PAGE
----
That Massive Cross-Country USAF Airlift Exercise Was the Largest of Its Kind, Ever

The service's latest Joint Forcible Entry Exercise looked like a particularly impressive spectacle, because it was.

Global Response Expeditor 14-01
Marvin Krause—43 AG/PA

Earlier in December 2017, Americans across the country looked up to see a steady stream of lights in the sky, which, as we were first to explain, was a huge formation of U.S. Air Force transport aircraft plodding their way to the Nevada Test and Training Range, or NTTR. But if the spectacle seemed particularly eye catching this time around, it’s because this particular iteration of what is known as a Joint Forcible Entry Exercise, or JFEX, was the largest one ever.

On the night of Dec. 9-10, 2017, a total of 37 C-17 Globemaster III and 21 C-130 Hercules airlifters took off for Nevada from a dozen bases around the United States as part of the capstone JFEX for the U.S. Air Force Weapons School Integration phase’s Class 17B. The simulated mission was to get into enemy territory and drop U.S. Army paratroopers, who would then establish a presence on the ground. Additional aircraft, including F-15 and F-16 fighter jets, flew support missions against the mock opposing forces. In total, more than 100 planes were involved in the exercise, making the biggest of its kind, according to an official Air Force article.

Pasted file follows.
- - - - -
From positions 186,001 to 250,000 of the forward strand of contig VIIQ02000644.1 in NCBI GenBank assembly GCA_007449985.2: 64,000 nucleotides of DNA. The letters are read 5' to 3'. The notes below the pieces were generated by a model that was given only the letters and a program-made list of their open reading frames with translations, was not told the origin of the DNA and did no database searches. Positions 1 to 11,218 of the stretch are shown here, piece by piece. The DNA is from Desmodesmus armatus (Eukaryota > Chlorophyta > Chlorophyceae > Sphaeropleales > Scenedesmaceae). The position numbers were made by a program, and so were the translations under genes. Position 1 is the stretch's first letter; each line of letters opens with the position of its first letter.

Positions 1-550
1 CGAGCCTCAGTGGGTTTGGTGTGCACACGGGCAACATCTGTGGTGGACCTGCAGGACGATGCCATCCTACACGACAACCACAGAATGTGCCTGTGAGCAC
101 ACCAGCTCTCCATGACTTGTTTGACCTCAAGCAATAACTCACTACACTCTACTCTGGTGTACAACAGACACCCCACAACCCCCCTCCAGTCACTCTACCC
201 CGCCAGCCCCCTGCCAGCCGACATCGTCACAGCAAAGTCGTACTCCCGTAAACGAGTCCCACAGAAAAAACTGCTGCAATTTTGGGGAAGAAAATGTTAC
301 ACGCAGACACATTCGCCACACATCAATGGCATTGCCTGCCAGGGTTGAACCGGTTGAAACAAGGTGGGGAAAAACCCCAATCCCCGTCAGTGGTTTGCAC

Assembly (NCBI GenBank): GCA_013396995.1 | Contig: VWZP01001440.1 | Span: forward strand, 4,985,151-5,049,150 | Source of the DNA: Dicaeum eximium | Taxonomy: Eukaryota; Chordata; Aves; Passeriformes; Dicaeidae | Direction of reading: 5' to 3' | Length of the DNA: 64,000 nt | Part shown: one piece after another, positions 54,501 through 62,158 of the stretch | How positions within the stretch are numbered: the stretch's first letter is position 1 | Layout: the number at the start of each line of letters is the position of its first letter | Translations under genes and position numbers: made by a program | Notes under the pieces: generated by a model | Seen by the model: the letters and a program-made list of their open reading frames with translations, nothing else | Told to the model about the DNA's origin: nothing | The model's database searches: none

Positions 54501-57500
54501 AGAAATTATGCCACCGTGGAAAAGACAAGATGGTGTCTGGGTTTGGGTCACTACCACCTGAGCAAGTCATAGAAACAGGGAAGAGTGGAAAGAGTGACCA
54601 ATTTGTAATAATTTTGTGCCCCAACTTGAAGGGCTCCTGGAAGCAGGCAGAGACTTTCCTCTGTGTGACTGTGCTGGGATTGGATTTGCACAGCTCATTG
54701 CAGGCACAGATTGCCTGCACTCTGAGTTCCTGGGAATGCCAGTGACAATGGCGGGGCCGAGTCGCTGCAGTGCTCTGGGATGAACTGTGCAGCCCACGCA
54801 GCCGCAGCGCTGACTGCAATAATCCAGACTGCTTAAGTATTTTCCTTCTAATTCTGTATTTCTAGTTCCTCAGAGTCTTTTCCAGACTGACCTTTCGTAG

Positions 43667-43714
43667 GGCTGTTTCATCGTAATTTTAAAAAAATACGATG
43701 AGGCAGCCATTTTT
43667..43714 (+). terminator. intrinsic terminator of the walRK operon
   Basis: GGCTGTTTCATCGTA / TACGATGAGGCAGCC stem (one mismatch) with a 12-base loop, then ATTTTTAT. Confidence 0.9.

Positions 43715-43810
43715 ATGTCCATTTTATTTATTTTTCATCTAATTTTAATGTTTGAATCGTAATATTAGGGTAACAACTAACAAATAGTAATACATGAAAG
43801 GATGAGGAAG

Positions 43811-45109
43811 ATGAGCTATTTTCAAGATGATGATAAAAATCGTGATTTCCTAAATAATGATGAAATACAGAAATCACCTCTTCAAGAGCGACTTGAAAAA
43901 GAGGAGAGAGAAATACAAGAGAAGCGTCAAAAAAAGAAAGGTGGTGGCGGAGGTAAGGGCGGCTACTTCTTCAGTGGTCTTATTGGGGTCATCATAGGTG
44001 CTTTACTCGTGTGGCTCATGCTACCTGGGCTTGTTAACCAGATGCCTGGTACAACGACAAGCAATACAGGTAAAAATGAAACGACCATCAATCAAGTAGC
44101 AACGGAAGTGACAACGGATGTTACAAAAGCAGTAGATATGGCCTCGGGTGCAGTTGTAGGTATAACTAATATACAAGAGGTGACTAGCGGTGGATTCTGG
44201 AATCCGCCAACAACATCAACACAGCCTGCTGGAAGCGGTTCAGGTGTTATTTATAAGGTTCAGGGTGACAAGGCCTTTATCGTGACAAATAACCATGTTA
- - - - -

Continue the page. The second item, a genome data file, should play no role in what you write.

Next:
“It requires a lot of integration with other assets, F-16s, and F-15s for example, to clear the lane for the MAF [Mobility Air Forces transport planes] to get to the objective area, air drop and put in our joint partners, in this case the Army,” U.S. Air Force Major J.R. Wendler, a member of the 16th Airlift Squadron, which flew C-17s from Joint Base Charleston in South Carolina, said after the event. “We flew in with 37 C-17s and 21 C-130s Hercules, pressed into contested air space, and fought our way in.”


JFEXs have historically been large exercises with their size and scope giving students at the U.S. Air Force Weapons School at Nellis Air Force Base an opportunity to plan and execute a full-size mock airborne operation. The exercises are some of the most demanding and challenging for airlifter crews and instructors judge successes and failures based on how the entire force works together in the air and on the ground. You can find a more detailed look at the ins and outs of these events in an piece The War Zone’s own Tyler Rogoway previously wrote about Class 14B’s exercise, which occurred in December 2014.